Review published on http://www.ocregister.com/ on Sunday, May 11, 2008
There are headlining performers who often earn top billing via name recognition and album sales. But in the world of blues, the formula for success seems to be divided between those who have been around forever (B.B. King, the late John Lee Hooker) or bust out of the gate so quickly that fans want to know what all the fuss is about.
But day one at the 11th running of Omega Events' Doheny Blues Festival in Dana Point - staged on Saturday, May 17, 2008 - found there can be a happy medium.
When Jonny Lang burst on the scene in 1996, he was a fresh-faced 15-year-old kid from Fargo, N.D., who nevertheless played powerfully on electric guitar and already had a voice that recalled a young Joe Cocker.
Now 27, Lang used the occasion of his night-ending spot before a capacity-crowd on the Main Stage to demonstrate he is now a singer, guitarist and frontman whose time has clearly arrived.
When Lang last performed at the Doheny Blues Fest in 2003, he was good, but this time he was great over the course of his 90-minute showcase. The searing guitar attack now is part of a wider artistic focus that still involves the well-known early staples of his set ("Wander This World," "I Am," "Lie to Me"), but also features gospel and R&B influences in mature songs such as "Thankful" and "Turn Around."
Of the other big names performing on Saturday, Robert Cray's story is much like Lang's. He came to prominence in the 1980s, finding popularity outside of the blues world with his "Strong Persuader" album and the sure-fire hit "Smoking Gun."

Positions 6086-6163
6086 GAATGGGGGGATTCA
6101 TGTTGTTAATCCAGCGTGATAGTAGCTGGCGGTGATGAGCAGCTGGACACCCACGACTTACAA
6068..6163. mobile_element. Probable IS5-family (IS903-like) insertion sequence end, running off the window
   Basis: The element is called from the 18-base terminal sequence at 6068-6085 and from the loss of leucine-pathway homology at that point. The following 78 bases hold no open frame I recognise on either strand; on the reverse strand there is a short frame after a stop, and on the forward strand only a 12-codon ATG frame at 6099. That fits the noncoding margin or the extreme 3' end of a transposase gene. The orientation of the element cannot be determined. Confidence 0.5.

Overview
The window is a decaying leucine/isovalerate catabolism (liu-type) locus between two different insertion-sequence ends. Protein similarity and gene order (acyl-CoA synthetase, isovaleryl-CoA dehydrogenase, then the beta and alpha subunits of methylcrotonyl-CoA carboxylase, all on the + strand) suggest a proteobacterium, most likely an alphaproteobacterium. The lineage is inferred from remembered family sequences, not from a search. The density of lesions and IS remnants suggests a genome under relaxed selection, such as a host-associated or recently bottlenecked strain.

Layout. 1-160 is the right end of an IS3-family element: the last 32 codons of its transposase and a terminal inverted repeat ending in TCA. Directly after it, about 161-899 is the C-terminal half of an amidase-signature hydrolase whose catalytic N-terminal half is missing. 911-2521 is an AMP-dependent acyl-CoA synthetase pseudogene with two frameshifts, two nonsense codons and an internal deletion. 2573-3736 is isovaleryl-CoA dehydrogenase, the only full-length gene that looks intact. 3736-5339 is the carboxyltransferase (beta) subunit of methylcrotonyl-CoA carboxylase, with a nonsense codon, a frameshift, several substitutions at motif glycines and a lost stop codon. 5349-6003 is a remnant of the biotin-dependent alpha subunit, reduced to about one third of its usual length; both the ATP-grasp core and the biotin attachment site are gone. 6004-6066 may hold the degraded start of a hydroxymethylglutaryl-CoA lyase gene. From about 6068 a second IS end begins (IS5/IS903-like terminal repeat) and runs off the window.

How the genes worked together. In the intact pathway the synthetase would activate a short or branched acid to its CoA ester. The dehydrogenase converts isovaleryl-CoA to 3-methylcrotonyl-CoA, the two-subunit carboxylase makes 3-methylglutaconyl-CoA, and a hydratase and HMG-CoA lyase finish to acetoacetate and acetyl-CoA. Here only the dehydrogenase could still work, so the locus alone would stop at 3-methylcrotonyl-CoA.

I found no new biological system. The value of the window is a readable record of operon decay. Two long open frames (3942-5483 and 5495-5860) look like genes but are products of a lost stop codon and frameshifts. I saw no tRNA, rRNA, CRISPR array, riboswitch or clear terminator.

But Cray has done nothing but keep moving forward. In Dana Point, he used his soulful and wonderful voice and strong guitar playing in the service of gems such as "The One in the Middle" and "Right Next Door (Because of Me)."
Although Eric Burdon was one of the architects of the British Invasion in the 1960s, his Saturday performance was far from essential. In one of the biggest disappointments of the day, Burdon & the Animals played big hits such as "We Gotta Get Out of this Place," "Don't Let Me Be Misunderstood" and "House of the Rising Sun" to the delight of casual fans. But Burdon's once-masterful voice has lost its range and power, and the arrangements sounded closer to a bar band's delivery than that of a seminal force from the 1960s.
However, most of the day's performances were strong and worth the walking required to get to all three stages as they offered a rotating schedule of artists. On the acoustic Backporch, Bobby Rush told stories and sang the blues from throughout his 53-year recording career. And earlier on the same stage, harmonica wiz Lazy Lester teamed with Kid Ramos, Johnny Bazz and Bill Bateman for some Louisiana-styled Delta offerings that quickly helped the crowd forget about the noontime sun.
Part of Doheny's contribution to audiences is presenting influential artists to bring depth to the fest. At 94, singer-keyboardist Pinetop Perkins is truly one of the last of the original guard of Mississippi bluesmen. He remains an important voice in the blues, and teamed with 77-year-old guitarist Hubert Sumlin (a longtime player with Howlin' Wolf's band) and harmonica great Willie "Big Eyes" Smith (the youngster in the trio, he turns 72 this year) to play a mix of Chicago and Delta blues.
And those who didn't get to the blues fest until late missed the so-called Breakfast Set, with guitar virtuosos Pat Hennessy and Terry Medeiros playing instrumentals such as "Rude Mood" and a strong original, "Long Lean Woman." And kicking things off on the Main Stage, Elnora and Sumpthin' Cookin' also turned in a strong set of jazz-tinged blues tunes. And area singer-guitarist Leff Rogers also impressed the early arriving fans with a set of electric guitar-styled blues throughout his 45-minute set.